What the future holds
When Lao Tzu – the ancient Chinese philosopher, who seems to have spoken almost entirely in quotable quotes – said “Those who have knowledge don't predict. Those who predict don't have knowledge”, he obviously never foresaw the transformative impact artificial intelligence and machine learning would have. While prediction remains a far from perfect science, it is indeed closer to a science than it has ever been.
Take predictive analytics, for example. Predictive analytics finds patterns in data in a way that a mere human could never hope to achieve, using massive computational power and the incredible capabilities of artificial intelligence to provide previously-unachievable insights. The more data, the more likely those predictions are to be accurate – and if there’s one thing we’re not short of today, it’s data. Big data and predictive analytics go hand in hand. Data is turned into information – and information is turned into knowledge. And: with the proliferation of sensors – a key feature of the Internet of Things – we can collect almost all the data we’d ever need.
To grossly over-simplify: if a specific set of circumstances has led to exactly the same outcome nine times, the chances are that that set of circumstances will lead to an identical outcome the tenth time. Psychologists talk about how past behaviours are an invaluable indicator of likely future behaviours. Patterns emerge that are likely to be repeated. We learn from experience, because experience tells us what to do and/or what to avoid in the future.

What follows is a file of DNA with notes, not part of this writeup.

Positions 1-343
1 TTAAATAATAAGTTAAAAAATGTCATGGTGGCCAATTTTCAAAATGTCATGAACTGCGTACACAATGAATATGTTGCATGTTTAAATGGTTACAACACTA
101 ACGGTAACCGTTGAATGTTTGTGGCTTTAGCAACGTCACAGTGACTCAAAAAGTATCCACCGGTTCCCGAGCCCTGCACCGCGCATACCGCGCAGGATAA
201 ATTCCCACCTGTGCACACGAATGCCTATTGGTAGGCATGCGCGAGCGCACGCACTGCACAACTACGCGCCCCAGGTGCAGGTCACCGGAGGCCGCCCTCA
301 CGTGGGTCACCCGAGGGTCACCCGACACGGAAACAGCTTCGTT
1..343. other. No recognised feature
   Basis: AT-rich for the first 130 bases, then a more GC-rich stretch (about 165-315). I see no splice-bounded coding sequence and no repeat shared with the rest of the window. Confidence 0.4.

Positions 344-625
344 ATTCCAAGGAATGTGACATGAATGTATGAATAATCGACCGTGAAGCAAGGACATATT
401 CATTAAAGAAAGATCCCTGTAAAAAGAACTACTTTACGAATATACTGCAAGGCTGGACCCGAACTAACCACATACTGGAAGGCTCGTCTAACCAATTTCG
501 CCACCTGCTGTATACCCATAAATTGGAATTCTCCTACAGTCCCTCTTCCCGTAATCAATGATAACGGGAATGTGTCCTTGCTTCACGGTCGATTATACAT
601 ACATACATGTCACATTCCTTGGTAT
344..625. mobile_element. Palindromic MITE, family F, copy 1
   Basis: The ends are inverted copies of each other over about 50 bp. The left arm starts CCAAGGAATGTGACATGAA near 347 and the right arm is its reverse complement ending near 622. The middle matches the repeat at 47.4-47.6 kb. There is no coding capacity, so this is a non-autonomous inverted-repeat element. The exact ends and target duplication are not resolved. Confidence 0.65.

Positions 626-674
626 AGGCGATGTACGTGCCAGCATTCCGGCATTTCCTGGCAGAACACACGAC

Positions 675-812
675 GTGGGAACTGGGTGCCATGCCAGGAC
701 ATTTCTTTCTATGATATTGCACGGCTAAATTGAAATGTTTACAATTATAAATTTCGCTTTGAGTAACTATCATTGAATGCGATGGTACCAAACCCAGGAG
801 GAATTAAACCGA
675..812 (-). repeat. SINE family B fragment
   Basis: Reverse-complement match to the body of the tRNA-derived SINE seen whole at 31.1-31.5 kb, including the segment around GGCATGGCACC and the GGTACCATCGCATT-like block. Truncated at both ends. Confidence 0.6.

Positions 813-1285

All of which brings us to Abaco’s newly-announced Health Toolkit. It is, in effect, a tool to facilitate predicting the future. As with predictive analytics, it harnesses the data that is available throughout a typical computing subsystem or system; applies advanced software technologies to that data; and, based on its interpretation of that data, enables the prediction of potential system failure. For any mission, that is a vital advantage.
Part of Abaco’s growing MiddleWare family of software/middleware tools, the Health Toolkit can help identify patterns of behavior that can lead to system malfunction. It ‘publishes’ system information on the network, and this information can be used in a number of ways. Firstly, it can be seen via a dashboard GUI or web browser such that a manual intervention can be made by an operator. Perhaps more compelling is the second option: the information can be consumed by the application software, enabling the application to take appropriate action in response. Thirdly, the information can also be collected and logged to a database for live or future analysis. All three of these are independent and can also occur in parallel if desired.
Raising the bar
The Health Toolkit raises the bar in terms of what’s possible in terms of preventing system failure. It does this firstly by taking a holistic approach to the system. Most individual embedded computing boards have their own internal diagnostics that allows them to be interrogated – but the Health Toolkit works, not in a piecemeal fashion at the component board level, but at the system level.
Secondly, the Health Toolkit is hardware-agnostic. It doesn’t just interrogate Abaco boards within a system: it recognizes that many of today’s systems are multi-vendor in nature – and is capable of interacting with non-Abaco boards too. That, we believe, makes it unique.
The Health Toolkit is also non-proprietary in that it’s built on the Data Distribution System (DDS) open standard middleware layer that’s used in many industries and aligns with wider common system architecture standards such as FACE and SOSA.
In summary: we believe that the new Health Toolkit has the potential to make a huge contribution to system reliability and mission success. Francis Bacon, an English philosopher from the 16th century, was the first to use the phrase: “Knowledge is power”. Today, despite anything Lao Tzu may have said, knowledge gives us the power to predict the future – and Abaco’s Health Toolkit delivers that knowledge.